The best ingredients to balance the saturated fats in a soap recipe are the unsaturated fats. By contrast, these are usually vegetable oils that are liquid at room temperature and consist mainly of bent and branched chain molecules. They have the property of acting as emollients or moisturizers in soap recipes. In the right proportions, they can effectively offset the drying qualities of saturated fats and create a bar soap that is hard, white, sudsy, and conditioning as well. One of the best condition oils is olive oil. It consists mainly of oleic acid, but the conditioning action mostly comes from the unsaponifiable, which are organic ingredients in the oil that are not acted upon by the alkali. One of which is squalane, which is used in many high-end antiaging cremes. Some other common vegetable oils are soybean, corn oil, safflower oil, castor oil, and sunflower oil. It should be noted that some vegetable oils, notably the polyunsaturated ones, have a shelf life and will darken and go rancid with age.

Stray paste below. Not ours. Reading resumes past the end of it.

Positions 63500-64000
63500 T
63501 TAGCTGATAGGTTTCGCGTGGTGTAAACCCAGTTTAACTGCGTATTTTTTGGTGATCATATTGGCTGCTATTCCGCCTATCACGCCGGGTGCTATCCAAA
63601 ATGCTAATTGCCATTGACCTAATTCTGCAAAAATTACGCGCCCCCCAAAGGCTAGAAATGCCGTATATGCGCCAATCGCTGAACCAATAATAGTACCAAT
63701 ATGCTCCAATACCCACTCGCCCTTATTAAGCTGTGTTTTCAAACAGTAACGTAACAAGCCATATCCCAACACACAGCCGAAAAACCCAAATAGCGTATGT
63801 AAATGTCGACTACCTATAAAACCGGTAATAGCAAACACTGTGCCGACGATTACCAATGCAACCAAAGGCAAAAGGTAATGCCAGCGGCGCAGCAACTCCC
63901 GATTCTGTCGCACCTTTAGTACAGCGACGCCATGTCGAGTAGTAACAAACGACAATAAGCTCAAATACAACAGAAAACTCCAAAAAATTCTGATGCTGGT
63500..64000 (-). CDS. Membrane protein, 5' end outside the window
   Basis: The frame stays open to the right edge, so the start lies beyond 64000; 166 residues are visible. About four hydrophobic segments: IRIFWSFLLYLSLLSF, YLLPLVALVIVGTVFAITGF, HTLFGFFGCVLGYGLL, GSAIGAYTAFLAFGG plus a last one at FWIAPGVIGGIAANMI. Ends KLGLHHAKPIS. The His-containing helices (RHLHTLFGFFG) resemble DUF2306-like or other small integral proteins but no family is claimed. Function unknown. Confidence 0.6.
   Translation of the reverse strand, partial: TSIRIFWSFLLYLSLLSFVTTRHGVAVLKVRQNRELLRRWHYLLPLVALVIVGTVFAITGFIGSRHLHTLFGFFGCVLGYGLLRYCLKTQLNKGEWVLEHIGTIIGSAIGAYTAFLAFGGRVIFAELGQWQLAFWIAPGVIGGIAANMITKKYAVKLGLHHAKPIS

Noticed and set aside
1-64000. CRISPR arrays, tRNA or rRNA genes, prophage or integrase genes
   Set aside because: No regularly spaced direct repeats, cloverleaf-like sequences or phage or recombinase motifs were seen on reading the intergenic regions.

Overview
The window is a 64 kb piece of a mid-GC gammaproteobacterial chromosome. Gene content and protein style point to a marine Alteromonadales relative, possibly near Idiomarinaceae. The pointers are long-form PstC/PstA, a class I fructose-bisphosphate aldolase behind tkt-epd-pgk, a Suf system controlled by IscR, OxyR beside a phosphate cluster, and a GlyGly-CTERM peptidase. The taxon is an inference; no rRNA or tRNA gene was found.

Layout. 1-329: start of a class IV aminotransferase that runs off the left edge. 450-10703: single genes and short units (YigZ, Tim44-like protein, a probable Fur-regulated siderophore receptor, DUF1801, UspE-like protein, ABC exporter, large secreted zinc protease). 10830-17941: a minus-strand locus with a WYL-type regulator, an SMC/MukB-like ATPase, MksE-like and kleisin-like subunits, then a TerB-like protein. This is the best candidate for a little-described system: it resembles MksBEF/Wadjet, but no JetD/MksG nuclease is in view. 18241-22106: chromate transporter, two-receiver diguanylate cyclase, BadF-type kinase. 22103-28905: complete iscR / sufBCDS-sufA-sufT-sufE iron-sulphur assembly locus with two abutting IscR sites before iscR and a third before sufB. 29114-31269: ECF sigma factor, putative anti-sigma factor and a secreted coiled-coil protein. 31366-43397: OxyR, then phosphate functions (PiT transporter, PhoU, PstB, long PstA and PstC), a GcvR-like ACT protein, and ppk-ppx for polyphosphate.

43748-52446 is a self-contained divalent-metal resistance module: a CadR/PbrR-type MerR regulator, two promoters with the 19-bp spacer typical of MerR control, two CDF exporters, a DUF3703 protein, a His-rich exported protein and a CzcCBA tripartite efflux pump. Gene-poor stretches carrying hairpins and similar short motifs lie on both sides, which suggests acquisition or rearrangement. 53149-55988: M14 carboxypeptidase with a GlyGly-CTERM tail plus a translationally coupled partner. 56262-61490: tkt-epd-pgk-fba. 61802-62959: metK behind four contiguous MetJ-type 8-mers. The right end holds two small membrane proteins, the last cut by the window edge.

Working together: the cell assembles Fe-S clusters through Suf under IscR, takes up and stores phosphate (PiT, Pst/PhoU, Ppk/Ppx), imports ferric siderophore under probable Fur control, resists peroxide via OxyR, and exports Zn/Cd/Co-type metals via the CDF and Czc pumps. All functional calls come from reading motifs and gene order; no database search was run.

Butters, Additive Oils, Fats

If a more luxurious soap is desired, you can add special kinds of butters and fast to soap. They add to the smoothness and skin-conditioning properties by leaving a protective barrier on the skin to help moisturize without feeling greasy. Some butters like cocoa butter even have mild pleasant aromas that can add to the bathing experience.

Cocoa Butter
Cocoa Butter | Source

Cocoa Butter